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That lamb breast purchased from Livengood Thursday turned into a Saturday night pulled lamb fest. Because it was well-trimmed and much leaner than expected, the piece (a tad less than a pound) yielded three servings. Keep in mind the rib bones are not at all dense, so they don't make up much of the weight.

With the oven set at a temperature 275 F they cooked directly in an open roasting pan (no need for a rack when there's so little fat) for two hours before I added salt and pepper and covered the pan with foil. (Some recipes would add chopped onion at this point, which is good idea, except this lamb was so lean the onions would have burned.) After about an hour and a half more they were removed from the oven and allowed to cool.

While the lamb was in its last lap in the oven I made a Carolina style mustard-based barbecue sauce, figuring it would provide a nice counterpoint to the rich lamb which a tomato-based sauce would not. When the lamb cooled enough to handle I pulled it off the bone and shredded it with hand and fork, then tossed the warm sauce and lamb together. Served with cornbread and a beer (Victory's high octane 9.5 percent triple, Golden Monkey) it made a tasty dinner. All that was missing was the slaw.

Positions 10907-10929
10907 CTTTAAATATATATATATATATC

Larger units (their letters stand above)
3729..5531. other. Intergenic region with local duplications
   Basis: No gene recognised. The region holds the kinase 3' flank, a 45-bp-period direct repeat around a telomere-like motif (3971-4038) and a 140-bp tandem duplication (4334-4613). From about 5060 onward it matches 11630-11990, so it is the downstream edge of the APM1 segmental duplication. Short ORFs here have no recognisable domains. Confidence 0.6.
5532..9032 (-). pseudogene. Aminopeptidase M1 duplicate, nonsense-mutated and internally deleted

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Enter the Sunday Headhouse Square farmers' market from the Lombard Street side and find yourself enveloped in an over-populated mass of humanity, squeezed between Blooming Glen's pristine display of greens, squashes and radishes on the left and Wild Flour Bakery's baguettes and brioche rolls on the right.

Wander just a little further down and join the line where they must be giving produce away. Oops. No, it's Tom Culton and Matt Yoder's lengthy stall, filled with exotic produce you never knew existed. And they are definitely not giving it away.